I follow Rustic Cabin Life on facebook and it is a treat of great cabin photos.
These photos were taken by Coleman Ogg a traveling photographer from around 1880-1940.
Mostly of Kentucky and the Southern Mountain Region. Enjoy.
Nice and big, hewn logs and a porch.
Some of the chinking needs replacing.
Note how the shingles overlap at the top of the roof. This was how it was done. Prevailing window would have been from the back of the house.
The logs are hewn. Fireplace is neat, well layed and not temporary.
A second story can be seen.
Even the chairs on the porch look fairly nice. Wicker rockers, curtains on the windows. One of the ladies is wearing a hat. Front yard tree looks decorative, and maybe a fruit tree in the back yard. Logs are well up off the ground, so it has a floor.
But the smoke coming out would suggest otherwise. Note how short the chimney is and made of mud and logs.
A poor home. Un-hewn logs, no windows. Probably no floor. And a lean-to is added, again, probably for animals.
Note the length of the wood shingles on the roof. They had to be at least two feet long.
The fireplace is neat and well built, and a lean-to has been added at the back.
But I doubt it.Trapping was a winter activity, so that would explain the snow and all the trapping gear.
But the nice clap-board building next to it, along with the picket fence and barn in the back ground (a round barn?) would suggest this building is part of a larger homestead and not just an isolated trappers cabin.
Nice dove-tail notches, clean fireplace. Looks were not chinked but covered with boards.
It is hard to tell if the logs were hewn or not, but the round ends would suggest not. The notching is a simple saddle notch. The fireplace will do, but is not well built.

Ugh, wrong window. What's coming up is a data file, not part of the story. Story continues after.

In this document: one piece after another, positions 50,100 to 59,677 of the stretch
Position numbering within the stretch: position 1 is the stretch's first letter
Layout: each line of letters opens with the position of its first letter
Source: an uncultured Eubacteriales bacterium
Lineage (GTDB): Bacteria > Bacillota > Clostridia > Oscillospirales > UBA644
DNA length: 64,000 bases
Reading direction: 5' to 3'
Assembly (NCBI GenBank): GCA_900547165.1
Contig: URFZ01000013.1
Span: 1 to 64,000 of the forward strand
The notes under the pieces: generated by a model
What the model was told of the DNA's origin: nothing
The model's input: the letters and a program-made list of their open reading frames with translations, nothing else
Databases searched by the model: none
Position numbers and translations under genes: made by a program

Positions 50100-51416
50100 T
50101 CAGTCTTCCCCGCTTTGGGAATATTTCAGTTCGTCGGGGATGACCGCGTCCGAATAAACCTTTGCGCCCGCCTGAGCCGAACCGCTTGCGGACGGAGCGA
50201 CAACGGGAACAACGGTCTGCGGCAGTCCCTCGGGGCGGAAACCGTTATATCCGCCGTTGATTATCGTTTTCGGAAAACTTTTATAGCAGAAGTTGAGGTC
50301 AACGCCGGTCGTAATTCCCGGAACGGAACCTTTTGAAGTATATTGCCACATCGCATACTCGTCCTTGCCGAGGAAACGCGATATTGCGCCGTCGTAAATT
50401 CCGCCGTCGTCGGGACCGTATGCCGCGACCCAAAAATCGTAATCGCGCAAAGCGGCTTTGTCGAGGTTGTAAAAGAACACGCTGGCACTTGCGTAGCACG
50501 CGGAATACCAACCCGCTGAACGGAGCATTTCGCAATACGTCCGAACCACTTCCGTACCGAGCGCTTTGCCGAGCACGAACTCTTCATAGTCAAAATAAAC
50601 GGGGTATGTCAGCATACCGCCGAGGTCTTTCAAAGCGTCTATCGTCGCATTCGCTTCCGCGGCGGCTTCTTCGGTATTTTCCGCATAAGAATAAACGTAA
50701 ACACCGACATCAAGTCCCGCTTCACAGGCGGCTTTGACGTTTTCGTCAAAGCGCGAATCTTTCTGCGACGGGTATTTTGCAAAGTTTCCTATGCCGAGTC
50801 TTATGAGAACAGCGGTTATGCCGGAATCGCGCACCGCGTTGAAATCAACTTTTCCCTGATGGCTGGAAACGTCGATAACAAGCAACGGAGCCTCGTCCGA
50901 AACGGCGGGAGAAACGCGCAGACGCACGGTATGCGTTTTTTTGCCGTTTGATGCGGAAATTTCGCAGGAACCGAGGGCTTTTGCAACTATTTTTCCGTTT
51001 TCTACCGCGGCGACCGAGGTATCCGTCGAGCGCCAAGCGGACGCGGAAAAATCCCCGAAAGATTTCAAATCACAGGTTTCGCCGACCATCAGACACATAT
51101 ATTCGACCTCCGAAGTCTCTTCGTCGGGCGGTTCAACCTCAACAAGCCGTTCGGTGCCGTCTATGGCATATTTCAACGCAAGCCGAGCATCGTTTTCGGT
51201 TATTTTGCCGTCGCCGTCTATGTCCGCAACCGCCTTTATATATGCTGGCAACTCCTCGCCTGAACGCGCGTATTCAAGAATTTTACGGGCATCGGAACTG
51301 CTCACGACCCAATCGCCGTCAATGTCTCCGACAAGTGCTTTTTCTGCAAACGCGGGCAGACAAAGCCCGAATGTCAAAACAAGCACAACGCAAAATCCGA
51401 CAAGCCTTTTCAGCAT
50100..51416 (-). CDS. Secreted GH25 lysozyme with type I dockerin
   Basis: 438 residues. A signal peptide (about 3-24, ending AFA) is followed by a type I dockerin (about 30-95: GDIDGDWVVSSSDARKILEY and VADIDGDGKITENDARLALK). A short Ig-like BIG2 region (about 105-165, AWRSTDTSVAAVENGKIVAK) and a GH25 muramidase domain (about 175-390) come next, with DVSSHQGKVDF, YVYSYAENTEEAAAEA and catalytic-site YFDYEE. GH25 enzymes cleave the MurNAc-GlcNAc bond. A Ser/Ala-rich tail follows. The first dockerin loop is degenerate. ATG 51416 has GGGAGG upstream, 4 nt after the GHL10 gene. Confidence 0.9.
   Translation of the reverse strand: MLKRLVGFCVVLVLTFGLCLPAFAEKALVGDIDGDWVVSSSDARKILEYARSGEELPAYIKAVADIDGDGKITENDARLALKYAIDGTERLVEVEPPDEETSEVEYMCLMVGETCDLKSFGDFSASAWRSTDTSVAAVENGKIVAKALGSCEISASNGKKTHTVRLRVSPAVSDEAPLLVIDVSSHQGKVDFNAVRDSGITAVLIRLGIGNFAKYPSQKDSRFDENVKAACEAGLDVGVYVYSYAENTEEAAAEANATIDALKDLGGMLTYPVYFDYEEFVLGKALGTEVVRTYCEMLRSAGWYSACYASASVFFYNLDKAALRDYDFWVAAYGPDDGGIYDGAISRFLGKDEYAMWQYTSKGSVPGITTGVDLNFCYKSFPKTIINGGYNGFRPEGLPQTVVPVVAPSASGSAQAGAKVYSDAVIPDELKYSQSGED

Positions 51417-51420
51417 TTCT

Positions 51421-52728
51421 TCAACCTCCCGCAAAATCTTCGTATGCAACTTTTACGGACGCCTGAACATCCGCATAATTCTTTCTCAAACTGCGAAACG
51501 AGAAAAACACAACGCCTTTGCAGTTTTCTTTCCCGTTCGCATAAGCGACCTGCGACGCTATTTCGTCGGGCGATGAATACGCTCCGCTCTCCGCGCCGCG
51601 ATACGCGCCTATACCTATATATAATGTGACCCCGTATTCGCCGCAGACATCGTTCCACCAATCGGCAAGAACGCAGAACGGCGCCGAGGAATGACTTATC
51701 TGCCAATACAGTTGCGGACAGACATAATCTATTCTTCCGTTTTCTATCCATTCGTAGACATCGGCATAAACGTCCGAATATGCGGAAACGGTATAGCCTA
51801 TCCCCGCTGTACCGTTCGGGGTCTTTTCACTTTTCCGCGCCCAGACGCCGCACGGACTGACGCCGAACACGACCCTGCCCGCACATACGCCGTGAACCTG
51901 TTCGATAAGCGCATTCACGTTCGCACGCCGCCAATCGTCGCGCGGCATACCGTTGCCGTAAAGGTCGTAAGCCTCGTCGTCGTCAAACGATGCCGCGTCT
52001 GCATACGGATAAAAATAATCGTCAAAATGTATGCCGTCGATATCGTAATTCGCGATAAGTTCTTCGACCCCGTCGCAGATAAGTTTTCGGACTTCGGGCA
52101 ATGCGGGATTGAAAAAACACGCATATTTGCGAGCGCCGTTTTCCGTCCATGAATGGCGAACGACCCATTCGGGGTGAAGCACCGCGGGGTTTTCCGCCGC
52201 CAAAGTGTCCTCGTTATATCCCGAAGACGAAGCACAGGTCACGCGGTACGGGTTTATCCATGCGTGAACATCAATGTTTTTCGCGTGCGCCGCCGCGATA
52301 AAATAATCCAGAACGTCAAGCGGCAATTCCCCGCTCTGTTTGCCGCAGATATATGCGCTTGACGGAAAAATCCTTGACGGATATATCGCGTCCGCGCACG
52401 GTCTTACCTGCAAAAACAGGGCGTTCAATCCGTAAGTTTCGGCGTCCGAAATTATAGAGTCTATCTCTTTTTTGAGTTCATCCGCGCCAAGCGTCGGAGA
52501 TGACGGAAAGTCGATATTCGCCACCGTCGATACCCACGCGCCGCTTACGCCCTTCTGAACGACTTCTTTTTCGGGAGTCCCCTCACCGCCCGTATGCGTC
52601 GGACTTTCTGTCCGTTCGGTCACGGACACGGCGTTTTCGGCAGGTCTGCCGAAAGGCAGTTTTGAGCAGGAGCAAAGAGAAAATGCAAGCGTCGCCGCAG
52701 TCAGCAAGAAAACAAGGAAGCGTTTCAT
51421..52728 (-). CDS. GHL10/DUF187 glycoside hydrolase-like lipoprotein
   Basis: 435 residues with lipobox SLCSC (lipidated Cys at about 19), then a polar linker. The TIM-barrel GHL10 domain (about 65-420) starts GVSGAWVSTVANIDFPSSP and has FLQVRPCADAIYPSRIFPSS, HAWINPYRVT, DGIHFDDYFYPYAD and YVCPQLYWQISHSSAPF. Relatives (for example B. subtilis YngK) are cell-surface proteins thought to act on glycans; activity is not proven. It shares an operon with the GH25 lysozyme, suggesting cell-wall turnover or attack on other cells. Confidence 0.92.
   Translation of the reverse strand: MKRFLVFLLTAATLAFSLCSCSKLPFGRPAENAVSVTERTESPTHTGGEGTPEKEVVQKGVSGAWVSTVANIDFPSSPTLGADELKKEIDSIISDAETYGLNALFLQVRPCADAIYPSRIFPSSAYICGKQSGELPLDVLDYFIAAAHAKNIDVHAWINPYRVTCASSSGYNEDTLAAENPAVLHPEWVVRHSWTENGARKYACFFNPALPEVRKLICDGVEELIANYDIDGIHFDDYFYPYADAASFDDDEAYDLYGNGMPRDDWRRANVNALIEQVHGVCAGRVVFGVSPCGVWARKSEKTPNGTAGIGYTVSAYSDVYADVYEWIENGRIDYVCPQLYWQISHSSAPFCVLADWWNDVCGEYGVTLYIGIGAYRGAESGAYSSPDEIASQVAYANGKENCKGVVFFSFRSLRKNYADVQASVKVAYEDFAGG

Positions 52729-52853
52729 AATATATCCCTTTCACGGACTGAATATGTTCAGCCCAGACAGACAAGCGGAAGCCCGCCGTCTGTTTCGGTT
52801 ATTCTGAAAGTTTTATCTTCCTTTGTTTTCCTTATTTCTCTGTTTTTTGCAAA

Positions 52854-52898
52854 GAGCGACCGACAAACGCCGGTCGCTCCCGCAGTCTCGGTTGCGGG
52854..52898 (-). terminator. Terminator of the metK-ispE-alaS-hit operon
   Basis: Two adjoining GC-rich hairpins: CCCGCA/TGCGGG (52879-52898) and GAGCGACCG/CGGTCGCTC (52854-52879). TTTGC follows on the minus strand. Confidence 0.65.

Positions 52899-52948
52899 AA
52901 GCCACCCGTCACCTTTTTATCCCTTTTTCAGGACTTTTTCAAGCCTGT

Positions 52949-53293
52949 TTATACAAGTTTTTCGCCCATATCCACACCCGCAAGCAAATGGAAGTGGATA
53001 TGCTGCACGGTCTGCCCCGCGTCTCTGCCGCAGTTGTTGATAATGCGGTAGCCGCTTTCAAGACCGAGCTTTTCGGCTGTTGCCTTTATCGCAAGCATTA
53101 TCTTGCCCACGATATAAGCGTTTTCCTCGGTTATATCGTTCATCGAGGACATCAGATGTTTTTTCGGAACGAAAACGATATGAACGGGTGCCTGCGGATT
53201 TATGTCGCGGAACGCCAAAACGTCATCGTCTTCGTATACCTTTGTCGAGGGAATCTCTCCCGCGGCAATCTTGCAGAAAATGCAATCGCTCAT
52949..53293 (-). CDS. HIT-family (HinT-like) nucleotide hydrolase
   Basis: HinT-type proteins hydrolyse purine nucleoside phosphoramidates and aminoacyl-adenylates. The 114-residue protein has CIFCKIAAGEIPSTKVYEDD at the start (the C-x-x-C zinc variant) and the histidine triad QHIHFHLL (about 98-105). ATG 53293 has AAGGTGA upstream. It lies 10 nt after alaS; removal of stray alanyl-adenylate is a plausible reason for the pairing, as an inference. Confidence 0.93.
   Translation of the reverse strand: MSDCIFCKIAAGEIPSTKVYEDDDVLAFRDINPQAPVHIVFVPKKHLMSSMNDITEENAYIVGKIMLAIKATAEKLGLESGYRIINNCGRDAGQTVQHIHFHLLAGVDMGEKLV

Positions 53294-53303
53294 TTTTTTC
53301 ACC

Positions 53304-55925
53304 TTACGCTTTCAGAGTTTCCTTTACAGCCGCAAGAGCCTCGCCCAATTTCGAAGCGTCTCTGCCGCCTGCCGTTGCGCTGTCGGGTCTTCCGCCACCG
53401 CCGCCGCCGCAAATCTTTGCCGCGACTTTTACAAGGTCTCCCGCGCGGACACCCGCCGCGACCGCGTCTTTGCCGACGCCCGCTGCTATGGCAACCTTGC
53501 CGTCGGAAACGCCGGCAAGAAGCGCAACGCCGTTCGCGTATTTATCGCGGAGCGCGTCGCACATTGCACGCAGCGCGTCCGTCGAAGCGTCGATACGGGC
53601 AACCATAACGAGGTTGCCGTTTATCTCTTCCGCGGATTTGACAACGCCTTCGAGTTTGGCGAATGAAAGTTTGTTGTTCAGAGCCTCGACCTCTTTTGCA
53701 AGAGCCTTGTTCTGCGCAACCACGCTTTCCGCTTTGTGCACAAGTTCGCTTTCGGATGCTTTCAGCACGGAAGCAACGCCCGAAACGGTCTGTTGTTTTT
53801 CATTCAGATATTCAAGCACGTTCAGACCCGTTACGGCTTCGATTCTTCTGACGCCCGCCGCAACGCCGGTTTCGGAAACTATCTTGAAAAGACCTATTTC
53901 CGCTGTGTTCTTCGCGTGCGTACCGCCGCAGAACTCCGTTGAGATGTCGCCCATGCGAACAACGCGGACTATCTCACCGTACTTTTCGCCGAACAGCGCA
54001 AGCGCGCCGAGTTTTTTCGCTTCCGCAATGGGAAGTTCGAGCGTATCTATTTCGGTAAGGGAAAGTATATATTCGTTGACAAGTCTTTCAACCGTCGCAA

A nice fence around the property.
This type of build would suggest a short term home.
A very nice looking double pen dog-trot cabin.
It is hard to tell if there are two fireplaces or not.
The one that is clear looks very well built.
Hewn logs with dove-tail notches.
The lower fireplace logs are also hewn. The fireplace would have been built of wood, then lined with mud. The upper chimney would have been small logs, and looks like it is ready to be replace the way it is twisted.
The lean-to at the back is also made out of hewn logs which is a little unusual. A split rail fence, and at least seven people in the photo.
Long roof shingles. The fireplace is nice.
It looks again like nine people in this small home. Are those twins wearing matching dresses?
You can barely see a lean-to on the back, which would have given them a little more room.
It may have started of less grand, and they just kept making it better. We will never know.
Brick fireplaces instead of stone. Lots of windows.
Probably started life as a two pen dog-trot, then they enclosed the center section.
Note the damage happening to the logs where the porch roof drains water onto the walls.
Just my thoughts on these wonderful photos.